DNA polymerase direction

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sagda
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DNA polymerase direction

Post by sagda » Sat Oct 31, 2009 2:15 pm

Why do DNA polymerases elongate chains in the 5' to 3' direction only ? why not from 3' to 5' ?

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mith
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Post by mith » Sat Oct 31, 2009 4:20 pm

try drawing out the elongation process. remember to count the phosphates.
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JackBean
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Post by JackBean » Sun Nov 01, 2009 12:11 am

Try to think about repairing mistakes in both cases ;)
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MrMistery
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Post by MrMistery » Sun Nov 01, 2009 2:07 am

jackbean is right: conceptually it could go the other way, but repair... that's a different story
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sagda
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Re: DNA polymerase direction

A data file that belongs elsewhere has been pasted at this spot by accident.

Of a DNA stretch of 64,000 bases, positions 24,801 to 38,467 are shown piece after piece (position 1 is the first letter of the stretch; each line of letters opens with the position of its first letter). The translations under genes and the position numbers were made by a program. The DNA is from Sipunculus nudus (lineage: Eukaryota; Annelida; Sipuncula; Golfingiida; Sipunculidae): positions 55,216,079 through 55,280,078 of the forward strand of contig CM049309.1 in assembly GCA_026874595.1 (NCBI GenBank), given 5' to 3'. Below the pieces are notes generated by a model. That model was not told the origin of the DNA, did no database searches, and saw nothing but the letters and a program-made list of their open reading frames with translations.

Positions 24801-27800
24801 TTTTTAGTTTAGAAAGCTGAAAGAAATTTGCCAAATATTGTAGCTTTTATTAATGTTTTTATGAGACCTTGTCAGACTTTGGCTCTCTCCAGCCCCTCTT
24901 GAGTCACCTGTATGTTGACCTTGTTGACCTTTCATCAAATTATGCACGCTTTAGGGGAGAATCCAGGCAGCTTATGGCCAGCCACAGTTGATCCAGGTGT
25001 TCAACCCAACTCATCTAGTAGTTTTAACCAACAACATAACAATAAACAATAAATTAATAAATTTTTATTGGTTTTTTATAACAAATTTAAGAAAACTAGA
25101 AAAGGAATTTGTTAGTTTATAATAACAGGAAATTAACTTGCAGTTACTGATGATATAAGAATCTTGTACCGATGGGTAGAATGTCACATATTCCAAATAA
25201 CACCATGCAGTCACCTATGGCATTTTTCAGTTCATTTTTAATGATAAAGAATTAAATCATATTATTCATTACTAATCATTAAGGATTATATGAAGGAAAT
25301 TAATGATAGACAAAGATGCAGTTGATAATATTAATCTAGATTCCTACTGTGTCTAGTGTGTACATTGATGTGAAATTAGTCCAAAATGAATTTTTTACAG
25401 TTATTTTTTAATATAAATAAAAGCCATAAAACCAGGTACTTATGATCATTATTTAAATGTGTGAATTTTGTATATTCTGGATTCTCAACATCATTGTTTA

Post by sagda » Sat Nov 14, 2009 1:34 pm

I tried to draw it, the 3'-oH of the incoming nucleotide will be added to the primer terminus ( which has a 5'-triphosphate ), then removal of the incorrect 5' terminal triphosphate takes place, and the primer becomes 5' monophosphate....why don't the DNA polymerase continue elongation after that? is this a necessary condition( primer must be triphosphate) for elongation to take place?

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JackBean
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Post by JackBean » Sun Nov 15, 2009 1:10 am

You need to release energy in order to add new nucleotide. So, if you had there monophosphate, you have nothing to hydrolyse and thus you can't add new nucleotide ;)
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